The Sausal is a small mountain range in the southwestern parts of Austria's state Styria. It thrusts up from the northern banks of the Sulm valley, west of the district town of Leibnitz. Its highest point, the summit of the Demmerkogel, rises 671 m above the level of the Adriatic Sea. Large parts of the Sausal have a mediterranean-type microclimate. Together with the rich soil this is the basis of its extensive vineyards, which are the cornerstone of the local economy. Tourism flourishes as well.
Although the privileged climatic situation would have suggested early human habitation in the Sausal mountain range, archeological finds were spurious until late 2004 when preparatory work for a new vineyard on a terrace at the Spiegelkogel mountain near St. Nikolai im Sausal uncovered the remains of an urnfield culture village, and much better preserved late neolithic construction traces below it. Archaeologists now associate this older Copper age settlement with the Lasinja culture.
The name Sausal first appeared as Susil in 970, when emperor Otto I assigned a strip of territory between the Sulm and the Laßnitz rivers to the Archbishop of Salzburg. This is supposed to be derived from Latin (silva Solva, i.e., the "forest at the Sulm river"). During these early medieval times the steep hills were completely forested, awash with deer and boar, and ideal for hunting.
The Bavarian immigrants colonizing the area had found the mountain range almost uninhabited, as it perhaps had been throughout Roman times, only with small Slavic settlements scattered in its larger valleys. They immediately began to convert much of the dense forests to cultured land, and started to grow wine. By the 12th century, peasants routinely paid large parts of their taxes in various viniculture products. Salzburg nobility founded a number of estates (some of which exist even today) to exert some control over the wildlife and the hunting operations.
Local culture and economy
Forestry, hunting and wine culture essentially defined local life for the following centuries. This continued after 1595 when Salzburg's archbishop Wolf Dietrich gave the town of Leibnitz and the eastern part of the Sausal mountain range to the bishop of Seckau. Wine culture peaked in the 17th century and slowly retreated until the late 20th century. Today, only the municipalities of Kitzeck and St. Andrä-Höch rely mainly on wine. Most recently however, several new vineyards have been planted on the southern and western slopes of the Sausal.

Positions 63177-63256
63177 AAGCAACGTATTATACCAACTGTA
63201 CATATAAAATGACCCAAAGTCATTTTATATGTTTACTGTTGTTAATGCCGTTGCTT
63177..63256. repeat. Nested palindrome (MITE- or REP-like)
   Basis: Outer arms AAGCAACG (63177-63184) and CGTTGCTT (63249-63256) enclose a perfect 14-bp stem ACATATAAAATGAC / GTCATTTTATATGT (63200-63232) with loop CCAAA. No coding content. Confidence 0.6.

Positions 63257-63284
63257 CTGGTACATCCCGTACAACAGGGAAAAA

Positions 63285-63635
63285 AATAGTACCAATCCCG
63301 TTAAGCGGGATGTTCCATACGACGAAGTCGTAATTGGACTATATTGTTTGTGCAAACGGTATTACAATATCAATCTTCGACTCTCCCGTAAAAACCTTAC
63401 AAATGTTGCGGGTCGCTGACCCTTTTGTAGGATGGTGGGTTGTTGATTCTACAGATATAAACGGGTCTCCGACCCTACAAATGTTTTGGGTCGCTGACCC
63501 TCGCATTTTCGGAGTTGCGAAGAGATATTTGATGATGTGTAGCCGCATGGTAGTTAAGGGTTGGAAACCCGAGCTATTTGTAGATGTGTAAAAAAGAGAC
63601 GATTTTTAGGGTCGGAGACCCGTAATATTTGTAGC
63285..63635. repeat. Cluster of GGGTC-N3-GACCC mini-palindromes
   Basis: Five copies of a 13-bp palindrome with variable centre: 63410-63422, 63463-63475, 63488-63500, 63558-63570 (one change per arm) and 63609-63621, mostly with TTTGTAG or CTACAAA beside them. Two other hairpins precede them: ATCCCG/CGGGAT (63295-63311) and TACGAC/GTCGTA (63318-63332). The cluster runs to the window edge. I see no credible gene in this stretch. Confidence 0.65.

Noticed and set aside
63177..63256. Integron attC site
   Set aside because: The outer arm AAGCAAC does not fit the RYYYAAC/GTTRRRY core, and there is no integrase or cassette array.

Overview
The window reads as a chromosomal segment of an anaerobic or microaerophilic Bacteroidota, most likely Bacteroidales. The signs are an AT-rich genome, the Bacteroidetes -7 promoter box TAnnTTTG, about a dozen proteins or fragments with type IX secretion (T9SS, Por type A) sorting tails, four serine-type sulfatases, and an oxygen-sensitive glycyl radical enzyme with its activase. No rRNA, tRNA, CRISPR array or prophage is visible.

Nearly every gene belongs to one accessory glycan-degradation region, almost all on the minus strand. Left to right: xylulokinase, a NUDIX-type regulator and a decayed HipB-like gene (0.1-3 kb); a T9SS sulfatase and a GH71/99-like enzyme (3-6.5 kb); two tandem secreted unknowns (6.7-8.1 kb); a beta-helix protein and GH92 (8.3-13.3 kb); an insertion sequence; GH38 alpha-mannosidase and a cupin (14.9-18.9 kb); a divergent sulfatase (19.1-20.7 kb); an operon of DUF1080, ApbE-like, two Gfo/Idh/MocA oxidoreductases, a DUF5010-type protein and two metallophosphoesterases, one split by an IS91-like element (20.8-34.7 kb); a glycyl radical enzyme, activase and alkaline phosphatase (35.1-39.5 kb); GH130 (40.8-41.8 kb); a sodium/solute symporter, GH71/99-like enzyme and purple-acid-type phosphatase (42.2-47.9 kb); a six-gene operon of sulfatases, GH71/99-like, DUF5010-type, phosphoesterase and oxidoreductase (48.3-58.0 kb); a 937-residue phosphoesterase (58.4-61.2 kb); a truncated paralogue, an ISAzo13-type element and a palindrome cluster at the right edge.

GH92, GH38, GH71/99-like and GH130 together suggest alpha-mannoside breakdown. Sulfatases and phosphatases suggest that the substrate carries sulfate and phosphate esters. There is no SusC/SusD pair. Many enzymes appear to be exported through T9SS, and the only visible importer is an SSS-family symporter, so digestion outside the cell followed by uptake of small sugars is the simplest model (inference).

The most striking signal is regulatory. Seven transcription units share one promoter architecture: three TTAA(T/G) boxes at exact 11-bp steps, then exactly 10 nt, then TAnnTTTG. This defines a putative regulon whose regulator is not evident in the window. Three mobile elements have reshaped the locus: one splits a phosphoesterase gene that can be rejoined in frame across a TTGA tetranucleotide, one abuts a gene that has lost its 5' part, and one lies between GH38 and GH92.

A local peculiarity (though also found in other wine-growing areas of the region) is the Klapotez, a traditional wooden contraption which remotely resembles a windmill from the North American plains, and is intended to scare birds away.
The local microclimate, with winter frosts relatively rare and mild, allows figs and sometimes even kiwifruit to ripen in particularly protected places. The sweet chestnut, a warmth-adapted tree, grows abundantly in the wild.
Recently, the hillsides have become an attractive residential area for the more affluent strata of society in Styria's southern parts. Weekend domiciles also proliferate, not always in perfect harmony with the landscape.
Saint Theresa's Chapel
The Theresienkapelle, a large chapel built in 1834 and named after St. Teresa of Ávila (although it is dedicated to the Virgin Mary) is located on one of the most prominent summits in the steeper Southern part the Sausal mountain range. From its exposed site it offers an impressive panoramic view across the upper Sulm valley. On occasion of its total refurbishment in 2002 the chapel was adorned with a fresco by Franziska Ceski von Ferrari depicting Virgin Mary as the mother of Jesus sitting in a vineyard, with St. Catherine of Siena to her right and St. Thérèse of Lisieux to her left.
Villages in the Sausal mountains
The wine-growing village Kitzeck, which is uniquely situated high upon the hills and on clear days offers a beautiful vista far into the countryside, is a particularly popular tourist site. Its top-class restaurants and taverns are favorite meeting locations for business people and politicians.
Other notable places include:
- Berger, W: Susil–Sausal. Zur Herkunft des Namens. Blätter für Heimatkunde 1976(50):192-194
- There seems to be no semantic relation to the Sausal Creek (near Oakland, California) or to the city Sausalito, California. These names are Spanish, and refer to a willow grove – which makes jumping to conclusions tempting because the valleys in the Sausal mountain area were swampy during the Middle Ages, and willow groves are likely to have been extensive there.
- Morawetz, S: Der Rückgang des Weinbaus in der Südweststeiermark in den Bezirken Deutschlandsberg und Leibnitz 1823/26 bis 1955; Mitteilungen der Österreichischen Geographischen Gesellschaft 1963; 105:187-201.
- Lazar, R: Kleinklimatische Beobachtungen der Temperatur, der Talnebel und der Föhnfälle mit besonderer Berücksichtigung des Temperaturminimums und der Früh- und Spätfröste in der Südweststeiermark (Gleinztalriedelland und Sausal). Thesis, University of Graz. 448 pages